Asked by FBI officers whether he had talked with the Chinese consulate about Wang’s arrest, Guan replied that he “shouldn’t be” worried.

“Isn’t he a soldier? I am not in the same category as him. Plus, the internet says Wang was stealing information. I am here openly, you can search my stuff,” Guan told the FBI officer on July 17, according to court documents.

During this interview, FBI officers discovered that Guan had already wiped clean his Lenovo laptop and two phones before he handed them to the agent for inspection. During a subsequent FBI house raid on July 30, officers discovered that Guan had deleted most of the data from another external hard drive, court document said.

Guan had his first court appearance on Friday. He is due to appear at the next court hearing on Sept. 17.

Students return to the University of Virginia for the fall semester in Charlottesville, Va., on Aug. 19, 2017. (Win McNamee/Getty Images)
Students return to the University of Virginia for the fall semester in Charlottesville, Va., on Aug. 19, 2017. (Win McNamee/Getty Images)

Alleged Theft of Advanced Computer Codes

Hu was conducting research studying bio-mimics and fluid dynamics at UVA. During a routine inspection on Aug. 25, authorities at Chicago’s O’Hare International Airport found Hu to be in possession of “bio-inspired research simulation software code” that he did not have authorized access to, prosecutors said.

The software code, according to court filings, represented 17 years of work by Hu’s professor at UVA, and could be used for making underwater robotics, aircraft engines, among other marine and aerospace applications.

The professor has been awarded grants totaling $1.8 million, as a result of the research conducted with this simulation software, the complaint said. A U.S.-based company that licenses a similar software received more than $1.5 billion in revenue in 2019, it added.

Due to the code’s sensitive nature, the professor told FBI investigators that he had strictly limited physical and electronic access to it, and only shared it with two other graduate students who work under him—which did not include Hu.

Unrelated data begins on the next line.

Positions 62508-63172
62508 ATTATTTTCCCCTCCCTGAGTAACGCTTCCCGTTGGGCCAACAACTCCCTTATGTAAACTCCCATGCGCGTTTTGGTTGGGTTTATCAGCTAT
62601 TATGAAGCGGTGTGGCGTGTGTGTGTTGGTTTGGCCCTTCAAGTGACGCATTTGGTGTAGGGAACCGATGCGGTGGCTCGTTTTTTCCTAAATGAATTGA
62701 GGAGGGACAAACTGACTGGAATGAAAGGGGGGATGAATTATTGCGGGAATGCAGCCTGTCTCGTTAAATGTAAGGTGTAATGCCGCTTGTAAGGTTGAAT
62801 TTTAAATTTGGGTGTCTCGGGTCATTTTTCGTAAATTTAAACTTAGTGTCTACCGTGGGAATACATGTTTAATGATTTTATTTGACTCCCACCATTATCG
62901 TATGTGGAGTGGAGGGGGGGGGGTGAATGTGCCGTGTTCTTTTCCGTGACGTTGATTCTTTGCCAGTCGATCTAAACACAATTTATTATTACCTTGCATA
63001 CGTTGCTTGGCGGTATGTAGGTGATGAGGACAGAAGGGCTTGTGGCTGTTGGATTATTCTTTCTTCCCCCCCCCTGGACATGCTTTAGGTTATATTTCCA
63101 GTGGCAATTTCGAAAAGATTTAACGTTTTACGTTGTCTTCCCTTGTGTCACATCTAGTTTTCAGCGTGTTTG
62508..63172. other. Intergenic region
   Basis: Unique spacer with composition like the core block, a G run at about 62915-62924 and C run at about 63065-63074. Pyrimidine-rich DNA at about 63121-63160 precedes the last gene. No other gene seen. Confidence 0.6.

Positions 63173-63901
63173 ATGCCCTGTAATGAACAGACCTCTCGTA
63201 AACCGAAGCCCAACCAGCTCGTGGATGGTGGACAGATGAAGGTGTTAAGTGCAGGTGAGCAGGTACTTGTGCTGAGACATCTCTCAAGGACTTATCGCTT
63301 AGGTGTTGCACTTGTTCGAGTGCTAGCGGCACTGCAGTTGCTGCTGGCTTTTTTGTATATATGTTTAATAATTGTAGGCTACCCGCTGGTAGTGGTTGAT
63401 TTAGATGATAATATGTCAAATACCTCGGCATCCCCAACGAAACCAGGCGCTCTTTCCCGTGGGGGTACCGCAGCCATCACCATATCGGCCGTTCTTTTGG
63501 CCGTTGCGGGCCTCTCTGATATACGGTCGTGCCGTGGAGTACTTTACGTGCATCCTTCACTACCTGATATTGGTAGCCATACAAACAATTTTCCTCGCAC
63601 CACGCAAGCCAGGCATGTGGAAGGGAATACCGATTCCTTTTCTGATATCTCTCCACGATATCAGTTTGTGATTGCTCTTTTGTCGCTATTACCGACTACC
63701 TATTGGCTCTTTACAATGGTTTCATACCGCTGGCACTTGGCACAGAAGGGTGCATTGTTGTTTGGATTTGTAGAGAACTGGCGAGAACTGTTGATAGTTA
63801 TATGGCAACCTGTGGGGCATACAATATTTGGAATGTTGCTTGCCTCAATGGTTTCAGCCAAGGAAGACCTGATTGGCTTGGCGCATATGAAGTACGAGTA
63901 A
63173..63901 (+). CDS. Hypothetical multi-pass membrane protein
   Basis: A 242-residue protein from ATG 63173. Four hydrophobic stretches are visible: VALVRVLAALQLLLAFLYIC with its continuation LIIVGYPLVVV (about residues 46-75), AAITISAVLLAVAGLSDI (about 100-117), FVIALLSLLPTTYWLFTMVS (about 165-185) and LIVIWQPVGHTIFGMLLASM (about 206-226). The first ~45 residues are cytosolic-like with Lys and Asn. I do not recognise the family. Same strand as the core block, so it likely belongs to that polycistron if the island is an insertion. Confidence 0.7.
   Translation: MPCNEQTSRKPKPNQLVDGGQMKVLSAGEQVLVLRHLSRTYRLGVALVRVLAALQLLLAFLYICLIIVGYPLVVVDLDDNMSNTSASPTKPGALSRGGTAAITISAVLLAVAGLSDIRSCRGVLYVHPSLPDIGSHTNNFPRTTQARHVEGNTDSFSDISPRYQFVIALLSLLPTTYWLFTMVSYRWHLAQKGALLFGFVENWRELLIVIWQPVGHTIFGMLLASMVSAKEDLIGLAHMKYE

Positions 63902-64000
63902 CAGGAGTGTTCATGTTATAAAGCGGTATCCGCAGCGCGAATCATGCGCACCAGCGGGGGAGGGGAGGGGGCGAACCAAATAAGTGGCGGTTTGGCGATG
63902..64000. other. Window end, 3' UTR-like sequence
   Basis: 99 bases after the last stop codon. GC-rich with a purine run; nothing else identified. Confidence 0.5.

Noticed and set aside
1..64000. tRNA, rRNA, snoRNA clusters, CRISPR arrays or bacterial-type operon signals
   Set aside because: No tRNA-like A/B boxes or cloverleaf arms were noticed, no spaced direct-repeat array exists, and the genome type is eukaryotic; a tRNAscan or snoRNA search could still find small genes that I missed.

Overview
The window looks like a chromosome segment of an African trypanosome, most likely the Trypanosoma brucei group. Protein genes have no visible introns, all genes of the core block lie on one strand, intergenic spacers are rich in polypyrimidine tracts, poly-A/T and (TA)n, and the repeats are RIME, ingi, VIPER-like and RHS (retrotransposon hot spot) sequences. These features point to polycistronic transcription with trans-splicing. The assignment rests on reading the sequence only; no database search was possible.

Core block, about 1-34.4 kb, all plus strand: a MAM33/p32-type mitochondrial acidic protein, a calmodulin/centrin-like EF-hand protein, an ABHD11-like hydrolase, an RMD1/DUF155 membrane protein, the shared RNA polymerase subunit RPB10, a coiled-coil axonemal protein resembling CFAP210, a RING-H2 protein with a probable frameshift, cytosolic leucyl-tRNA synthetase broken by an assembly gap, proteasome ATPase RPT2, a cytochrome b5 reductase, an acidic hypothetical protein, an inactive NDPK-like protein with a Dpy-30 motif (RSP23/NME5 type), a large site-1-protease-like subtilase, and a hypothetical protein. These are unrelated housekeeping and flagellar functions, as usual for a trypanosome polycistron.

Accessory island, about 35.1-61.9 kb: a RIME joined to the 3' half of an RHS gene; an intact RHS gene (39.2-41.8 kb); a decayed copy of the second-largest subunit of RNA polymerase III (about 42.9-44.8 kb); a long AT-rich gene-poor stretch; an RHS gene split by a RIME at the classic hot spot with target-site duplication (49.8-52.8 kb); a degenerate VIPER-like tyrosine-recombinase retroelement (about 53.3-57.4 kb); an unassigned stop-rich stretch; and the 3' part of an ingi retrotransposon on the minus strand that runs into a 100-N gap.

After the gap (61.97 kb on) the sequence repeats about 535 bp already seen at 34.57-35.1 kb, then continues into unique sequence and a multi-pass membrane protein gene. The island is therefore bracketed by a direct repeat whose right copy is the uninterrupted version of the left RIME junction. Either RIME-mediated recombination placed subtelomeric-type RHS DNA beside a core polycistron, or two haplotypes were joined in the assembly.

The professor and the two graduate students had denied Hu’s request for access on multiple occasions. Hu admitted to the FBI agents that the professor would be upset to learn that Hu had the coding files, according to the court document.

The investigators found around 9,600 source code files on Hu’s laptop for bio-inspired fluid mechanics research, and identified about 55 to be “core code” files that the professor described as “proprietary.” The professor said that Hu could only have obtained these “core cord” files by stealing the three authorized users’ credentials or by hacking into the computer, according to the court document.

Hu worked in the professor’s lab from approximately March 2019 to August 2020, and left for China without telling him, the professor said.

Hu had met the professor in 2017 when the professor gave a lecture at his then university, Beijing-based Beihang University. Hu had been a researcher at a fluid dynamics lab at Beihang, a university funded by the Chinese regime and the Chinese air force. After the lecture, Hu approached the professor to join the UVA research team. Hu had also worked in a research lab for underwater robot technology while studying at China’s Harbin University, which, Hu told investigators, was “of course” funded by the Chinese military.

Hu provided “conflicting and incriminating statements” to FBI agents regarding his activities while conducting U.S.-government funded research, the affidavit said. For example, Hu said the professor was aware that he was taking his research with him to China, but later said that no one had knowledge of the matter.

The Chinese Scholarship Council, which is run by the regime’s ministry of education, covered the costs associated with Hu’s research in the United States. The council required him to give a summary report about his research every six months, Hu told the investigators.